April and May in Your Garden

April and May in your Garden                    

APRIL is a time of major activity in the garden. Plants will be putting on lots of new growth and so will be glad of some feeding. A general purpose fertiliser such as blood, fish and bone is best,  applying it at the recommended rate as stated on the package.

Amalanchier lamarckii  in the first flush of flowering with fresh green perennial undergrowth including a variety of ferns, hellebores, lungwort and euphorbias.

The soil should be warm enough to sow seeds directly into the ground. Hardy annuals such as pot marigolds, love in the mist, candytufts, cornflowers and nasturtiums can be planted in the positions that you want them to grow. Sunflowers  can also be sown.  Sow the seeds in recognisable shapes so as to distinguish them from weeds.

Balmy days will promote weed growth of course so try and stay on top of the weeding as small weed seedlings are easily destroyed with a hoe.  Choose a dry, sunny day to do your hoeing. More persistent, perennial weeds like dandelions should be dug out by hand whilst the most difficult infestations can be treated with a weedkiller like glyphosate. If necessary, choose a dry day & paint this chemical on individual leaves to prevent it getting on the plants you want to keep. In a week or so the weed will have taken up the chemical and will start to die back. Some like Japanese knotweed,  and,  in the wrong place, ivy and bramble will probably need several treatments to kill them off completely. To discourage weeds in the coming months apply mulch and consider filling up any gaps, particularly at the front of the borders and between shrubs, with suitable ground cover plants.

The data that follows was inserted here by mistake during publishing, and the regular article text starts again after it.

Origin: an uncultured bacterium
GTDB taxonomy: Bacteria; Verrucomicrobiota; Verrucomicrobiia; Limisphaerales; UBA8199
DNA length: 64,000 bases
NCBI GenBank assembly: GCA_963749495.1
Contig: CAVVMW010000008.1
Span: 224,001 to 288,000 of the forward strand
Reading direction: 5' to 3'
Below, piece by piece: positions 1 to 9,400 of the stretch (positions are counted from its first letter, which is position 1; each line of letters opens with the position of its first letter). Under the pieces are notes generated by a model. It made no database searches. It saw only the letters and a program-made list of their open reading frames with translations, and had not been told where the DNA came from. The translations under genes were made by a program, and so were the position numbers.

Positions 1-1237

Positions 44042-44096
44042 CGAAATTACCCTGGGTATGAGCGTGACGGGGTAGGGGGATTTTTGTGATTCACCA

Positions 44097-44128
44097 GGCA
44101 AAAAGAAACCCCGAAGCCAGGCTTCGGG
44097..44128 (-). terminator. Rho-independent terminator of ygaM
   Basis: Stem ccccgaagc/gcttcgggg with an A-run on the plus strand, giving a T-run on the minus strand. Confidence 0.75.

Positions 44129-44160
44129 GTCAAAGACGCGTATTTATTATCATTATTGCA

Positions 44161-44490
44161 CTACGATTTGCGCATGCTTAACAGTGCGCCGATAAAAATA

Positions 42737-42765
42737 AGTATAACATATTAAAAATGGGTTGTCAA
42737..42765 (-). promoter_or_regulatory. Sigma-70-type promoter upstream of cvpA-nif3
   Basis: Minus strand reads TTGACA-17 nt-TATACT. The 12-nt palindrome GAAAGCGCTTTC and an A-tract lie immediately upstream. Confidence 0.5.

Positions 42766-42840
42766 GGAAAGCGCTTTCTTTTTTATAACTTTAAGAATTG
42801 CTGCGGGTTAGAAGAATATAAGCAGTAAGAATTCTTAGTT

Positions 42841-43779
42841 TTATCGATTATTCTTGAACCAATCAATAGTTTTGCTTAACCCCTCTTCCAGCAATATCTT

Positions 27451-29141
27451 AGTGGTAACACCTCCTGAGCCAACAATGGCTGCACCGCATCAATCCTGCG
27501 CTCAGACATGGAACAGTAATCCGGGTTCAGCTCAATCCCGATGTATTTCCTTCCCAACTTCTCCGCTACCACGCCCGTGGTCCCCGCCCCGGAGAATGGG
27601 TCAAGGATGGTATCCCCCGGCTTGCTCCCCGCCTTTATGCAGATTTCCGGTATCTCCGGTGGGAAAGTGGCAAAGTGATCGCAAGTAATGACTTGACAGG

Bulbswhich have flowered earlier on should be deadheaded and the leaves allowed to die down. A liquid feed at this time can help them build up reserves for next year.

Tulips strategically place in pots are beginning to emerge.

April is the time to plant evergreens such as new evergreen hedges (yew, pyracantha, bay) and shrubs like phormiums while spring flowering shrubs can be pruned as soon as their flowers have faded.  Grey leaved plants such as lavender & curry plant can be trimmed (by 2.5-5cm)and reshaped but do not cut into the old wood. To keep deciduous shrubs such as forsythia, kerria, winter jasmine  & flowering currents  in shape, cut back the stems that have just flowered to strong young shoots lower down. You could also remove about 20% of the older stems  at their base to encourage new growth.

About Kathy Taylor

I design gardens of all sizes, from small town courtyards to large country estates. I am happy to be involved in simple planting plans through to complete redesigns. Colour, texture and form are essential in my designs, which blend contemporary and traditional elements. I believe that the smaller details make a garden what it is. The garden is now regarded as an outside room to be enjoyed as an extension of your house.
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